What does drug withdrawal have in common with a broken heart? Why is the enemy of memory not time, but other memories? How can a blind person learn to see with her tongue or a deaf person learn to hear with his skin? Why did many people in the 1980s mistakenly perceive book pages to be slightly red in colour? Why is the world’s best archer armless? Might we someday control a robot with our thoughts, just as we do our fingers and toes? Why do we dream at night, and what does that have to do with the rotation of the planet?
The answer to these questions is right behind our eyes. The greatest technology we have ever discovered on this planet is the three-pound organ carried around in the vault of the skull. This book is not simply about what the brain is, but what it does. The magic of the brain is not found in the parts it’s made of, but in the way those parts unceasingly re-weave themselves in an electric, living fabric. Surf the leading edge of neuroscience atop the anecdotes and metaphors that have made Eagleman one of the best scientific translators of our generation. Covering decades of research to the present day, Livewired also presents new discoveries from Eagleman’s own laboratory, from synaesthesia to dreaming to wearable neurotech devices that revolutionize how we think about the senses.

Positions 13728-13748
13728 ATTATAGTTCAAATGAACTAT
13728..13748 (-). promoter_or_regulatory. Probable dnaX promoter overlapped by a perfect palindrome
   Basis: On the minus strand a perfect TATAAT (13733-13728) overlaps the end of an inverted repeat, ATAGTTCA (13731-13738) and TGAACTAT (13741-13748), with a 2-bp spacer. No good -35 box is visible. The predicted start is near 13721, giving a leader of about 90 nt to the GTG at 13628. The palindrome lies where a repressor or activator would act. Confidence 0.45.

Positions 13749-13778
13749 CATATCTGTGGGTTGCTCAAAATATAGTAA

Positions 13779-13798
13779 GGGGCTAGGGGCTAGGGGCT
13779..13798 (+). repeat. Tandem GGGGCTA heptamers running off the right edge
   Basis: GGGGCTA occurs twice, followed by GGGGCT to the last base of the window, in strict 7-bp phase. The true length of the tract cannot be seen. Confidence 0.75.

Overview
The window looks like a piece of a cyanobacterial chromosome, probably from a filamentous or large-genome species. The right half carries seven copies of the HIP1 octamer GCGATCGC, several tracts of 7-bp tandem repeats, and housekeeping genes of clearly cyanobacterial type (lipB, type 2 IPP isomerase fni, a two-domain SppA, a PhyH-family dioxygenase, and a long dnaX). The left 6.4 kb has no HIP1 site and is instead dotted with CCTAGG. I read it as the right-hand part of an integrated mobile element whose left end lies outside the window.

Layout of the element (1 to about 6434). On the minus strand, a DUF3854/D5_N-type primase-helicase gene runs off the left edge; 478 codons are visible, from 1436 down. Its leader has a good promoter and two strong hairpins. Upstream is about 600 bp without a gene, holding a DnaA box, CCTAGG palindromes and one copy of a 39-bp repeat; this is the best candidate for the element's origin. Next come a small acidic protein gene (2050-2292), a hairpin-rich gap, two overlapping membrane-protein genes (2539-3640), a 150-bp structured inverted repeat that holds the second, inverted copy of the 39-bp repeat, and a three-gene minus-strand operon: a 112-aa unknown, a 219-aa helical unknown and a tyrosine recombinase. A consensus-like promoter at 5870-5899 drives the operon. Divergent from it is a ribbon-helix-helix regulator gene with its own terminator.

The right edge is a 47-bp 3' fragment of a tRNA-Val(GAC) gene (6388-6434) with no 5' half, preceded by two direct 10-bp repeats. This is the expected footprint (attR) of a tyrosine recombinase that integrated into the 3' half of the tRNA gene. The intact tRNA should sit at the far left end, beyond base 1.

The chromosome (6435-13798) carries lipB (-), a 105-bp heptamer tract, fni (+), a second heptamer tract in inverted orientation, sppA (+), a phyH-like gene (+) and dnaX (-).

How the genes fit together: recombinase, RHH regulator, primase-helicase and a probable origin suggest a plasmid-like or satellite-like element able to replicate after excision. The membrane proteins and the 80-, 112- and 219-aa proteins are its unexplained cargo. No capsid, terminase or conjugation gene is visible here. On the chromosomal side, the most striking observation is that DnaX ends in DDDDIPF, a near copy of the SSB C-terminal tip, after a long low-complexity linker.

Neuroscientist Eagleman (The Brain) delivers an intellectually exhilarating look at neuroplasticity. In his view, the brain's ability to reconfigure connections between its different areas in response to feedback is "quite possibly the most gorgeous phenomenon in biology," and also holds exciting practical applications. Eagleman explains how the brain's "maps" of the body are not genetically precoded, but arrive "remarkably unfinished" at birth and are then molded by experience, and walks readers through the concept of cortical redeployment, in which the function of different brain areas is reallocated according to need for instance, in blind people, the visual cortex doesn't go unused, but is adapted for other purposes. Optimistically proposing that humanity can use neuroplasticity to its advantage, Eagleman describes the therapeutic field devoted to substituting one sense for another, and the potential for augmentation of existing senses (as has occurred with some cornea transplantees who found themselves suddenly able to see ultraviolet light). Finally, Eagleman addresses the implications for future tech innovations, observing that AI systems, despite their now "mindblowingly impressive" state, lack the brain's essential plasticity. Eagleman's skill as teacher, bold vision, and command of current research will make this superb work a curious reader's delight.